In English, we can say things like (i) one table or (ii) two houses. Here, a cardinal number (one, two) immediately precedes a common noun (table, house). This is such an obvious fact about English that we probably take it for granted. We may even assume that all other languages work in the same way. But Chinese is different. In Chinese, (i) is yi zhang zhuozi and (ii) is liang ge fangzi. In both cases, there is a classifier (underlined) that appears between the number and the noun. Table is a flat object and so we use the classifier zhang. House is a general building and so we use the classifier ge.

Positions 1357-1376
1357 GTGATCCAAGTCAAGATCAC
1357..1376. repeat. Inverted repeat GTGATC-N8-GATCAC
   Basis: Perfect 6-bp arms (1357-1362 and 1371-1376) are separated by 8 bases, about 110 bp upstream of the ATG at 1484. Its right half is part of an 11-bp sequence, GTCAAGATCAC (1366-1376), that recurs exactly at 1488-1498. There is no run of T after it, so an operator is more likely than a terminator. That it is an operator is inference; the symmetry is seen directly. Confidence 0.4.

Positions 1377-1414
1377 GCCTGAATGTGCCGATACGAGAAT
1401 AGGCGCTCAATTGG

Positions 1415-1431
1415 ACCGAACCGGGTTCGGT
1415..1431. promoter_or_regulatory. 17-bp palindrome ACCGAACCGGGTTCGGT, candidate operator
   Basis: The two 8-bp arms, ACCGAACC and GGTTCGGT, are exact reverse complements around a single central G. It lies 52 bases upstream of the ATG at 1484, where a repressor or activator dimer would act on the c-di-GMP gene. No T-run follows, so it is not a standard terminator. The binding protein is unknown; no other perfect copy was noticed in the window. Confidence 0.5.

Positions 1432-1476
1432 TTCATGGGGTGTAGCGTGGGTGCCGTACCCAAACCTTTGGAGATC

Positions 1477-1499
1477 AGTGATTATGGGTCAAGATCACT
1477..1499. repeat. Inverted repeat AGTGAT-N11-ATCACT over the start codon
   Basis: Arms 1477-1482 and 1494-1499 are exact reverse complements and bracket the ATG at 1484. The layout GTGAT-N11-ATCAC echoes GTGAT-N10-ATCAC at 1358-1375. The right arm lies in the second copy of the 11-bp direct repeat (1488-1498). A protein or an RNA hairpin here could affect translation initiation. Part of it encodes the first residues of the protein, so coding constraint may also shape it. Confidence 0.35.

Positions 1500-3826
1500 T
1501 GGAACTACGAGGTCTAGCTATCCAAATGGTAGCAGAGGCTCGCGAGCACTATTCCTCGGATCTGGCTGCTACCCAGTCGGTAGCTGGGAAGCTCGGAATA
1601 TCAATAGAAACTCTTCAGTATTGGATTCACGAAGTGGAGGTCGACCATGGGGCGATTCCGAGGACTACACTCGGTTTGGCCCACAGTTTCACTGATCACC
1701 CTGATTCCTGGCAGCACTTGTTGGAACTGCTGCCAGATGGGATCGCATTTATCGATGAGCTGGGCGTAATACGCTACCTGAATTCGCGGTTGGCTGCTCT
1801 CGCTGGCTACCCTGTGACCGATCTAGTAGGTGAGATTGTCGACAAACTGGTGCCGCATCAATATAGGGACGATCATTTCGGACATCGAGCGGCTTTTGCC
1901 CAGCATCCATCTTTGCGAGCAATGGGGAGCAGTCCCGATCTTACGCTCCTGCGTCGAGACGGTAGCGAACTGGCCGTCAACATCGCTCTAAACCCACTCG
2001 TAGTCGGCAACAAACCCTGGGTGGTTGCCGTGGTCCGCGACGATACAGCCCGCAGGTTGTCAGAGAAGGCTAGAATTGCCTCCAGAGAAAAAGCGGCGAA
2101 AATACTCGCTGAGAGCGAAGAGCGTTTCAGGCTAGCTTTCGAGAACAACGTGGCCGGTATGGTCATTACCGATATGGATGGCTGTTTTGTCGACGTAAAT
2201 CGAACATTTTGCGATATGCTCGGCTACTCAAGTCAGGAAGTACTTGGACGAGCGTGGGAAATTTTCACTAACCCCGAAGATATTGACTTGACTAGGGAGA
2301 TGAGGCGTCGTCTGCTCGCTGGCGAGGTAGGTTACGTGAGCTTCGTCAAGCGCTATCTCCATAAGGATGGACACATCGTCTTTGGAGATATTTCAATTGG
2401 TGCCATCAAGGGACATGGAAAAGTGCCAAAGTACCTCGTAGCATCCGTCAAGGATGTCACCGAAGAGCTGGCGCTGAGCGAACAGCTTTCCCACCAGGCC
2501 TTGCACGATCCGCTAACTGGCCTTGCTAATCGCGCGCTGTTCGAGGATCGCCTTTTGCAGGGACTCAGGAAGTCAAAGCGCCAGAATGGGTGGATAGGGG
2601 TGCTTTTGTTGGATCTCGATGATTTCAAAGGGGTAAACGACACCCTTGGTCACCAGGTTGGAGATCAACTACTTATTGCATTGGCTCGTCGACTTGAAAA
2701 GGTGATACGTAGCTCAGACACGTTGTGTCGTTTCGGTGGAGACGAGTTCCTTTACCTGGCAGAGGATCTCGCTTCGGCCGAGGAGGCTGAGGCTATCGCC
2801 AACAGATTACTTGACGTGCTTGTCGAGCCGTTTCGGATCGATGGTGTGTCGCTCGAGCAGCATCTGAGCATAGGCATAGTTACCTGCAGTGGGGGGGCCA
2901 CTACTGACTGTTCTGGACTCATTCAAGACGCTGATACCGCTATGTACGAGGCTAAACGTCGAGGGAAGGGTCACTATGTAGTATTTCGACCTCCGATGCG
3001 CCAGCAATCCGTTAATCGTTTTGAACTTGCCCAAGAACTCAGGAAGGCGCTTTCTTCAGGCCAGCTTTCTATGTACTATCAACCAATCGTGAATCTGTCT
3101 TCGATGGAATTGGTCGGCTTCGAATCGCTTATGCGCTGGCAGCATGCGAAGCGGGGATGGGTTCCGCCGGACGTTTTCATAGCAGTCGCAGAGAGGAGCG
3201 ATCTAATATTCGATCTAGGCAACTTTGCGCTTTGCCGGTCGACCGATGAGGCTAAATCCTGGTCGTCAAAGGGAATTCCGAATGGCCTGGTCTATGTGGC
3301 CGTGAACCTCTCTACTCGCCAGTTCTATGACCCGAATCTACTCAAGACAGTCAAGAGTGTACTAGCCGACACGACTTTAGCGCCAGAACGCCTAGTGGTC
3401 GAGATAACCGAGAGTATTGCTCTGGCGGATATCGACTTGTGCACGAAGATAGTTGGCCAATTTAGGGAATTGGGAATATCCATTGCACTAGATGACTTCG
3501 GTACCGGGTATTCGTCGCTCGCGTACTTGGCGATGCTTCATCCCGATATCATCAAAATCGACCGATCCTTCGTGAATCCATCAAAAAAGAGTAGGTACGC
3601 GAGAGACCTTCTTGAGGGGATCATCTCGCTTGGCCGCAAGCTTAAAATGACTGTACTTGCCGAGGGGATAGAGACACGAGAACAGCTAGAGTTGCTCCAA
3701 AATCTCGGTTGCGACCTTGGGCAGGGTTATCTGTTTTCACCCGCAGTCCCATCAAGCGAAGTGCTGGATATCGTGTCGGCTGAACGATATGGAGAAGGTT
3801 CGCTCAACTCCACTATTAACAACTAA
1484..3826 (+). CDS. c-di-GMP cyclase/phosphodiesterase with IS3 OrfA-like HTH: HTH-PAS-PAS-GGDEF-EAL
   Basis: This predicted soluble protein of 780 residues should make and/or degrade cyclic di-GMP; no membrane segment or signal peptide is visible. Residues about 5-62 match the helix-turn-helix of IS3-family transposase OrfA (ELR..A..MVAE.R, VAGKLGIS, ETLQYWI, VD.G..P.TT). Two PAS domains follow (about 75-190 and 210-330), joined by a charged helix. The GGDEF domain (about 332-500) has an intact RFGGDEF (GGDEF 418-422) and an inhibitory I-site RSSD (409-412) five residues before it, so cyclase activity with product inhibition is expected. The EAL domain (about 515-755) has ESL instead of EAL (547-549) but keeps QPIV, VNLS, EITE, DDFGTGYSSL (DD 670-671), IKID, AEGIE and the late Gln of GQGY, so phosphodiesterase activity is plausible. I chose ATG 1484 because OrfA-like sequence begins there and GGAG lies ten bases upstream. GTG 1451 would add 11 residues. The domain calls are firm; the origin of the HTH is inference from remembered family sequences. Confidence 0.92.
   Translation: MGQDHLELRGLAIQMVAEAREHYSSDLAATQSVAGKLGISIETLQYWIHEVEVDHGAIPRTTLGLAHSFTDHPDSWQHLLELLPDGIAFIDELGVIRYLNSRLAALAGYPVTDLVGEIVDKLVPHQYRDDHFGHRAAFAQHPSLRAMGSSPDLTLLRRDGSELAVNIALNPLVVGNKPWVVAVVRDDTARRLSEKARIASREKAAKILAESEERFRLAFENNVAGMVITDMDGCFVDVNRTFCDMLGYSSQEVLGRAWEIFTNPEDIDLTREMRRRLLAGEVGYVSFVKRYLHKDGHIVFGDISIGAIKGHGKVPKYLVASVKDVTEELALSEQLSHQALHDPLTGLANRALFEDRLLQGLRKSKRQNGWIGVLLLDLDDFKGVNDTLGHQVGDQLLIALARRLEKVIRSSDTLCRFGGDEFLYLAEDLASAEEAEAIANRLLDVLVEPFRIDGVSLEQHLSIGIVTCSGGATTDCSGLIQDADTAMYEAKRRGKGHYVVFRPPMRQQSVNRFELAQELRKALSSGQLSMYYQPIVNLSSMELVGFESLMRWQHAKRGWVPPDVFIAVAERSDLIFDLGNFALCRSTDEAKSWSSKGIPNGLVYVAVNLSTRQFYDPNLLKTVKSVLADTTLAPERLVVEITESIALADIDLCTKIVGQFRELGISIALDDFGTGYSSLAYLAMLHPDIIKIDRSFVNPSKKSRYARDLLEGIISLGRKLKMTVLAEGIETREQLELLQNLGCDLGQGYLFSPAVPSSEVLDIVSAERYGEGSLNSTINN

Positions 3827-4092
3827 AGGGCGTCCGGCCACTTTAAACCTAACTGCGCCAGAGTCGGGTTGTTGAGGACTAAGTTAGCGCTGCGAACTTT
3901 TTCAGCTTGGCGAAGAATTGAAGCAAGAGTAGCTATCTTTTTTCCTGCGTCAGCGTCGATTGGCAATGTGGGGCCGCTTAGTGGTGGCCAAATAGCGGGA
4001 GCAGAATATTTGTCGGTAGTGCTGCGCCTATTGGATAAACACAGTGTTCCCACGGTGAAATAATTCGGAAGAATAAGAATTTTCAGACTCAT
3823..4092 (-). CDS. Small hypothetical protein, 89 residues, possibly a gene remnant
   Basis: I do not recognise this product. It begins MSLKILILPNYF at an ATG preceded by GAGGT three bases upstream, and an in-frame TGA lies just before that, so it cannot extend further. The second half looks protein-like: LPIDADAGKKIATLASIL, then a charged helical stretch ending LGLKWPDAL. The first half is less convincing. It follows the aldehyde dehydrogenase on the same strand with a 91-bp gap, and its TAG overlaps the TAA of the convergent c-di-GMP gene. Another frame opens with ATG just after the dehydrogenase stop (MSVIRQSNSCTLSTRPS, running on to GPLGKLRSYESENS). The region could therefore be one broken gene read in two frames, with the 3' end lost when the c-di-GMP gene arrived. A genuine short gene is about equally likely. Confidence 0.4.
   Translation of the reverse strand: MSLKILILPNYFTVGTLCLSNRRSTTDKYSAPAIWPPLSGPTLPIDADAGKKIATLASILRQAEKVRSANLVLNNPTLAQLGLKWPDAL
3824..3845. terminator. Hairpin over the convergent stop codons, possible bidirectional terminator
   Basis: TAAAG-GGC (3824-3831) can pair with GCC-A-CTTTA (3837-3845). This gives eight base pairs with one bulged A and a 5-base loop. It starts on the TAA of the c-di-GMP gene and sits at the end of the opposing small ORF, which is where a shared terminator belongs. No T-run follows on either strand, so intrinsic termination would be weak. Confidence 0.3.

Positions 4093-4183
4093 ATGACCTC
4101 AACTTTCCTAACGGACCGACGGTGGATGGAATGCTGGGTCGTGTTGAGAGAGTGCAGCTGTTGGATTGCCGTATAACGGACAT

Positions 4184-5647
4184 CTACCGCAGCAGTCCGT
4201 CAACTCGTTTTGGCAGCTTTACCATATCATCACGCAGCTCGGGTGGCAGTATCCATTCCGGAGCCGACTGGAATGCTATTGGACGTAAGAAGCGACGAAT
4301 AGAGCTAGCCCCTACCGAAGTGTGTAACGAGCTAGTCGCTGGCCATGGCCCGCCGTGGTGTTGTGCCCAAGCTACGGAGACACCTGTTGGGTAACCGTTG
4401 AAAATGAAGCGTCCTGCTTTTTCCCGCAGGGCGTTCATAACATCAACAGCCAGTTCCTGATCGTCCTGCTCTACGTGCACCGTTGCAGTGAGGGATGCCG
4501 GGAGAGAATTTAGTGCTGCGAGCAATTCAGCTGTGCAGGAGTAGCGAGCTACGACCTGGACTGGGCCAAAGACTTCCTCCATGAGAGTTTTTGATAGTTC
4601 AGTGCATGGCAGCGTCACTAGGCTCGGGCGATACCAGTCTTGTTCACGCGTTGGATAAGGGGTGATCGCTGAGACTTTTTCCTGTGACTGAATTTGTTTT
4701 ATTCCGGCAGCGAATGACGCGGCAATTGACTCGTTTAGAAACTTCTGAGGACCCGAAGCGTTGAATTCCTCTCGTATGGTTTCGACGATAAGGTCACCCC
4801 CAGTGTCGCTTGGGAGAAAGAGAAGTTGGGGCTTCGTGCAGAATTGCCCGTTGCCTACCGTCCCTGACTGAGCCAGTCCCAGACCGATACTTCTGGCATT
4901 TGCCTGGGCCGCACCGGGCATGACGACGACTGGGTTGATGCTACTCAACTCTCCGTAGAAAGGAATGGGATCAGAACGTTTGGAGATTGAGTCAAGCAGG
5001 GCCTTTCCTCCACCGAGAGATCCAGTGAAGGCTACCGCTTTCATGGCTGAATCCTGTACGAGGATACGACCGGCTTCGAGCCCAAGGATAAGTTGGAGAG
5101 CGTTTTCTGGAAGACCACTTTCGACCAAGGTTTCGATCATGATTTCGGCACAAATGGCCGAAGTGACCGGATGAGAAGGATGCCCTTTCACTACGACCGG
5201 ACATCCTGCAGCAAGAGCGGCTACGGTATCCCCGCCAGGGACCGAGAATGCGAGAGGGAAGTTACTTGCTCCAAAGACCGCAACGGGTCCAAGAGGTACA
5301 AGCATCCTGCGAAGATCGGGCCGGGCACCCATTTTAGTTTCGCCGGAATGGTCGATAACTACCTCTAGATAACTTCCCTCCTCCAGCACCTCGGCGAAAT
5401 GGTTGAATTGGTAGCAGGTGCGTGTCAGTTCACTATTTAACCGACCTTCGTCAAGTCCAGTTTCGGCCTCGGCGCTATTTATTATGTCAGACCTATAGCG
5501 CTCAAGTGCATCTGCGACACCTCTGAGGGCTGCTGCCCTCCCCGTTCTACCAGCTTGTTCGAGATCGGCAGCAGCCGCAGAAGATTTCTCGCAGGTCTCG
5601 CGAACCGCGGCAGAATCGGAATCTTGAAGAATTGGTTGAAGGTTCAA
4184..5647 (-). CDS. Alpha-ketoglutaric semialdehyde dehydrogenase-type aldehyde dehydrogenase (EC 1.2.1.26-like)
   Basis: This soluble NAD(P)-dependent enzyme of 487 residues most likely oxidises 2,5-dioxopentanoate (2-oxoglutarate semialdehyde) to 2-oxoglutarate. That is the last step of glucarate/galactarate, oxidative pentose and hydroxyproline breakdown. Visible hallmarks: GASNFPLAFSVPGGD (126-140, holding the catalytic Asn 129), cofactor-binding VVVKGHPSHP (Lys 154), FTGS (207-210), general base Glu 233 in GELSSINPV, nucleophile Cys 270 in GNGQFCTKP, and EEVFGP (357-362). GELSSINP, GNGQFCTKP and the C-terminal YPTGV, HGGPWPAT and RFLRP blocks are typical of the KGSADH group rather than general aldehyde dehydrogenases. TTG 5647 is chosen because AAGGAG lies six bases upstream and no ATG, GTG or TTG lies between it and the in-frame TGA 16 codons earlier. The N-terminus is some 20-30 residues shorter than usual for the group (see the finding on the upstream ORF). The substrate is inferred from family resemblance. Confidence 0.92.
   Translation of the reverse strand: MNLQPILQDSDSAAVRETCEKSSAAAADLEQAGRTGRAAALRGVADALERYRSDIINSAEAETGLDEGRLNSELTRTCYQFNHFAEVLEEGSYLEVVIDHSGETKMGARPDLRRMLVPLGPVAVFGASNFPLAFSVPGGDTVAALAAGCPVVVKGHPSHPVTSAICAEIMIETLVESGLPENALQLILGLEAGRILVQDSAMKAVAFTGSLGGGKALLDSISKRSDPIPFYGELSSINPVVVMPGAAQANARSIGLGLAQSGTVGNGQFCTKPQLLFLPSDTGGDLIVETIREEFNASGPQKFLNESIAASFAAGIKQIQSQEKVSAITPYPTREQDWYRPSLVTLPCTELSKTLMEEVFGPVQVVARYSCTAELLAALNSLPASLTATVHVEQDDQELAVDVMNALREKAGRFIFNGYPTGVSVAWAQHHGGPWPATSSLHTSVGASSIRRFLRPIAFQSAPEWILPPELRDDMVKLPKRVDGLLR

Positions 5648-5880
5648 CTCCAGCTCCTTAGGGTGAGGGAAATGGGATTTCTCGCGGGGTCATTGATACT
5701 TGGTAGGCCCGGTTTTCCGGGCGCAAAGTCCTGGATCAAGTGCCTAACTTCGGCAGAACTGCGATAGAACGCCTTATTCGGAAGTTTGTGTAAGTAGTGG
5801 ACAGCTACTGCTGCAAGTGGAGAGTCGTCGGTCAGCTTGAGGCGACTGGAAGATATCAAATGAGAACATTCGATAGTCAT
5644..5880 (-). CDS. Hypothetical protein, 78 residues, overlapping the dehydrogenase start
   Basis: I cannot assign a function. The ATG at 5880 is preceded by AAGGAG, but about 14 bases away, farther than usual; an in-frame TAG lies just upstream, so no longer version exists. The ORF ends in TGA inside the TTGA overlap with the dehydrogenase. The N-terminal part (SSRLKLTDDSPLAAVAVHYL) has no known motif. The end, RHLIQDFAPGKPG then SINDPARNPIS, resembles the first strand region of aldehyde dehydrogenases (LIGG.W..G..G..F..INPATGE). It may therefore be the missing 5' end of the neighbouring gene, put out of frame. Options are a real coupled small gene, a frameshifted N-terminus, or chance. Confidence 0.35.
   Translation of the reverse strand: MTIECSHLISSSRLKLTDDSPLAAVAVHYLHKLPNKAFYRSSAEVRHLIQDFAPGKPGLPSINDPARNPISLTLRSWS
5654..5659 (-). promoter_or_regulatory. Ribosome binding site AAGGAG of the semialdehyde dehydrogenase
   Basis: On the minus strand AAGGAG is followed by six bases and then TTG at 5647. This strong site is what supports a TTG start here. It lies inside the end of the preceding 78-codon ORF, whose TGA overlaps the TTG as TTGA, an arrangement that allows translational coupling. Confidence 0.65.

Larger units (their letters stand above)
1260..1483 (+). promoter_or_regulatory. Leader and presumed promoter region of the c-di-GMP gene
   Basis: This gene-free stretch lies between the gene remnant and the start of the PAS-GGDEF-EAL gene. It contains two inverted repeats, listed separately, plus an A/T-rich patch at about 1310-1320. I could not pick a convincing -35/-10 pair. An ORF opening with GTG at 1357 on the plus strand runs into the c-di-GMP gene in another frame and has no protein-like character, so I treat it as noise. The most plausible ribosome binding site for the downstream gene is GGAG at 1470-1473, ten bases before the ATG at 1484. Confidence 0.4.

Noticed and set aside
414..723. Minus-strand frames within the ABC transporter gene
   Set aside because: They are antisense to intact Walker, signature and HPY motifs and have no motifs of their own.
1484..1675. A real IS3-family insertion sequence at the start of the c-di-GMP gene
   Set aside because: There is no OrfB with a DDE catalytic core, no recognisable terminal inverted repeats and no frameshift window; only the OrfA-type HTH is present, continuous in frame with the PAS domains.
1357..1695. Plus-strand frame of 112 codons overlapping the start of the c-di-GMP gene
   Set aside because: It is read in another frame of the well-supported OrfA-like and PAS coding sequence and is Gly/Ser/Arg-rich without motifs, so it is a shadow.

Read the full PDF here: Learn Chinese #4